Source
Static Source:
  • Communicating Extreme Weather Event Attribution: Research from Kenya and India

    Type: 
    Publication
    Publication date:
    Objective:

    Climate change attribution analysis assesses the likelihood that a particular extreme weather event has been made more or less likely as a result of anthropogenic climate change. Communication of extreme event attribution information in the immediate aftermath of an extreme event provides a window of opportunity to inform, educate, and affect a change in attitude or behaviour in order to mitigate or prepare for climate change.

  • Hydrological Zoning

    Type: 
    Publication
    Publication date:
    Objective:
    Sectors:

    Hydrological zoning (or simply zoning) is an approach to divide land into different zones based on their hydrological properties. Typically, each type of zone has different land use and development regulations linked to it. This land and water management method aims to protect local water sources from risks of over-abstraction, land salinization, groundwater pollution and waterlogging by managing land use activities based on the assigned hydrological zones.  For example, zones with a high groundwater table, large amounts of surface water (e.g.

  • Energy Efficiency (Policies and Measures Database)

    Type: 
    Publication
    Objective:

    The Energy Efficiency Policies and Measures database provides information on policies and measures taken or planned to improve energy efficiency. The database further supports the IEA G8 Gleneagles Plan of Action mandate to “share best practice between participating governments”, and the agreement by IEA Energy Ministers in 2009 to promote energy efficiency and close policy gaps.

  • Green Resources & Energy Analysis Tool (GREAT)

    Type: 
    Publication
    Objective:

    The GREAT Tool for Cities is an integrated bottom-up, energy end-use based modelling and accounting tool for tracking energy consumption, production and resource extraction in all economic sectors on a city, provincial or regional level. The model uses the Long-range Energy Alternatives Planning System (LEAP) software developed by the Stockholm Environmental Institute and includes a national average dataset on energy input parameters for residential, commercial, transport, industry and agriculture end-use sectors.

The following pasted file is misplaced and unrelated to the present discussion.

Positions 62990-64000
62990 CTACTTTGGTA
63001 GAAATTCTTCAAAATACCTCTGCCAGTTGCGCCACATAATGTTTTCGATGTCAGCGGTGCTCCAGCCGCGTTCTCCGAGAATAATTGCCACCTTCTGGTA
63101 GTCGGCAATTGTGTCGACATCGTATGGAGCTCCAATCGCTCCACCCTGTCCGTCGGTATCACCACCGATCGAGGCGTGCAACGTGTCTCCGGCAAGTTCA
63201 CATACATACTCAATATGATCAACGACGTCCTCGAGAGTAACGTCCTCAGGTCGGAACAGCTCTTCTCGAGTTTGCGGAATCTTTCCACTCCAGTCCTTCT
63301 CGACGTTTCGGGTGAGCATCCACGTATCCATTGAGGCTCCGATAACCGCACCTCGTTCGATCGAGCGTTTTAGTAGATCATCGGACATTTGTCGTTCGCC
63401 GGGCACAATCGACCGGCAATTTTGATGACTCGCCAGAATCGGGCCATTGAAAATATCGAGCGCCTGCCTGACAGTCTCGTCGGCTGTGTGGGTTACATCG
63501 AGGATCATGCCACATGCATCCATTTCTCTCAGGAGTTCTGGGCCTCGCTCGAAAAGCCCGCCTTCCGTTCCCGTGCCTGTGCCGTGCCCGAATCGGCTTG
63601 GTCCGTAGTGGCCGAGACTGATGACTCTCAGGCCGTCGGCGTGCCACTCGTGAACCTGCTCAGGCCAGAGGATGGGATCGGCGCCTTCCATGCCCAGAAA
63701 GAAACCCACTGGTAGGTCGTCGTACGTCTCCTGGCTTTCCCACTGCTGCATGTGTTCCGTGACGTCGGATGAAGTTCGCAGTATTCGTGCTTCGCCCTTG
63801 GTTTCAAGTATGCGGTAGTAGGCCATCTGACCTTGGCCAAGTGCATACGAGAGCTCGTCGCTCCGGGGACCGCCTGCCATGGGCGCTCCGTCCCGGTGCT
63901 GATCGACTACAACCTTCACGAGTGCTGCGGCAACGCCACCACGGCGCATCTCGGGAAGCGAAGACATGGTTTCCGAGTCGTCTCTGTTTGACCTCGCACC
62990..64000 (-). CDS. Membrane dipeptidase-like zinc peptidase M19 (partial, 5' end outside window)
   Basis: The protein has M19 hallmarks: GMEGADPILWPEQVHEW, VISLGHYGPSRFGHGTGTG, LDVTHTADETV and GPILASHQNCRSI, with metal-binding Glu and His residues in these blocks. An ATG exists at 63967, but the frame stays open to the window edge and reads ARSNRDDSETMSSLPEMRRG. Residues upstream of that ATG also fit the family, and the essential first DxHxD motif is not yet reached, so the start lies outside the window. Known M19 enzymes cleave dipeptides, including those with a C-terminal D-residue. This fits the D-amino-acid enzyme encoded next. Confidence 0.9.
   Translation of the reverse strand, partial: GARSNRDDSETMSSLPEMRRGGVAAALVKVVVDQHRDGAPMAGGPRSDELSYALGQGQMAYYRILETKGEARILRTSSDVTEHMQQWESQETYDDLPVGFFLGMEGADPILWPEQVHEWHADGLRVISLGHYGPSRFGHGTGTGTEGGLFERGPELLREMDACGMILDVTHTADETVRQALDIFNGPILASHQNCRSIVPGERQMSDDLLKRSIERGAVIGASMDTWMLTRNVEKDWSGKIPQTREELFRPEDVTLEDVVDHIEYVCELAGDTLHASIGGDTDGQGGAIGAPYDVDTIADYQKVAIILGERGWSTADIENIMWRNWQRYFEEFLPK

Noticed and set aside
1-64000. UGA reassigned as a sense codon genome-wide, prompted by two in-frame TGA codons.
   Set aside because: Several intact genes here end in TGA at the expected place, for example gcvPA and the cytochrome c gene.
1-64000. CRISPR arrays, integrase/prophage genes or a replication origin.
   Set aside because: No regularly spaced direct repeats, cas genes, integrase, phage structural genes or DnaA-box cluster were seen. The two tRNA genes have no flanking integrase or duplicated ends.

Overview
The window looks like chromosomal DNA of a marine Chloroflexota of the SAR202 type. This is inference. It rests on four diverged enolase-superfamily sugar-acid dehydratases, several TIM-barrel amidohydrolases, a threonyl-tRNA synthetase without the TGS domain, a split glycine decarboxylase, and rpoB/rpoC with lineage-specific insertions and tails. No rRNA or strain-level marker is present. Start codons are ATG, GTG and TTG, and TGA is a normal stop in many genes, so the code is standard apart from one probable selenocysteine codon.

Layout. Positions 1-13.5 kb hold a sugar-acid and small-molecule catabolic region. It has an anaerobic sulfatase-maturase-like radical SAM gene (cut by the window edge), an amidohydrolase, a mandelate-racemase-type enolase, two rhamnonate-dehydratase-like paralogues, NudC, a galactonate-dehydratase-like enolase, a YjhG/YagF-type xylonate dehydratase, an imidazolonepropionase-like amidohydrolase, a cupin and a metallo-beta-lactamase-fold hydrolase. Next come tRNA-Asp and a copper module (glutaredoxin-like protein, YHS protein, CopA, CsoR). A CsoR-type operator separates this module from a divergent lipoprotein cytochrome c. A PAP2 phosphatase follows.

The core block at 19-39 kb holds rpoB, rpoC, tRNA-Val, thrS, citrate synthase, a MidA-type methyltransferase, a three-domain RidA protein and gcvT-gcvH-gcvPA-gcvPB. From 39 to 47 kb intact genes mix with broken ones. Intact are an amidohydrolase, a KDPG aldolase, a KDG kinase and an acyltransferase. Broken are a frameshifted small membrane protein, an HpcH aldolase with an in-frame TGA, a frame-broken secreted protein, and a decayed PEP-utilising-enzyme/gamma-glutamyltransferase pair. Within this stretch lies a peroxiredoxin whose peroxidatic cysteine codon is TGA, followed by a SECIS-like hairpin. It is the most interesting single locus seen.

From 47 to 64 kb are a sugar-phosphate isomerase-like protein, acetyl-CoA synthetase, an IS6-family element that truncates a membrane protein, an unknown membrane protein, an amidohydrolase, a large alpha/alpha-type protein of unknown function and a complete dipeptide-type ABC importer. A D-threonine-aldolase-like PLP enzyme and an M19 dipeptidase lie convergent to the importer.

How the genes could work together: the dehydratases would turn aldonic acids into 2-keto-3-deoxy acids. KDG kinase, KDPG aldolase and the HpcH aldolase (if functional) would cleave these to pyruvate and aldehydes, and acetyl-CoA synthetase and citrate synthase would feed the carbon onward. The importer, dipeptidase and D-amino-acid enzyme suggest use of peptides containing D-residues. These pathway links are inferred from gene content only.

• Commercial Building Analysis Tool for Energy-Efficient Retrofits (COMBAT)

    Type: 
    Publication
    Objective:

    The Commercial Building Analysis Tool for Energy-Efficiency Retrofit (COMBAT) is created to facilitate policy makers, facility managers, and building retrofit practitioners to estimate commercial (public) buildings retrofit energy saving, cost and payback period. Common commercial building models area created, and the retrofit measures and their effects are pre-computed by EnergyPlus by taking different building types and measures interactions into account.

  • Local Energy Efficiency Policy Calculator (LEEP-C)

    Type: 
    Publication
    Publication date:
    Objective:

    The tool provides the opportunity to analyse the impacts of 23 different policy types from 4 energy-using sectors:

    1. public buildings,
    2. commercial buildings,
    3. residential buildings, and
    4. transportation.

    Impacts of policy choices are analysed in terms of energy savings, cost savings, pollution reduction, and other outcomes over a time period set by the user. The tool also allows for assigning the weights to different policy options based on community priorities in order to tailor policy development process to community goals.

  • Institut International de l'Écologie Industrielle et de l'Économie Verte

    Type: 
    Organisation
    Country of registration:
    Switzerland
    Relation to CTCN:
    Network Member

    The Institut International de l'Écologie Industrielle et de l'Économie Verte is an establishment of reflection, research and practice of industrial ecology. The Institute has an engineering division and an expertise cluster, which enables the Institute to identify new technologies linked to industrial ecology and to advise through a specific methodology adapted to local contexts. The project managers work on the practical execution of mandates and on the implementation of the industrial ecology with a particular attention to Switzerland and developing countries.

  • APEC Climate Center

    Type: 
    Organisation
    Country of registration:
    South Korea
    Relation to CTCN:
    Network Member

    APCC is a organization that catalyzes climate information-based solutions through three interconnected pillars of work: climate prediction and information services; climate information application and climate change response; and capacity building. APC freely provides value-added, reliable, and timely climate prediction, while serving as a key climate information center to distribute climate data, prediction and related tools, in order to bridge technology gaps globally.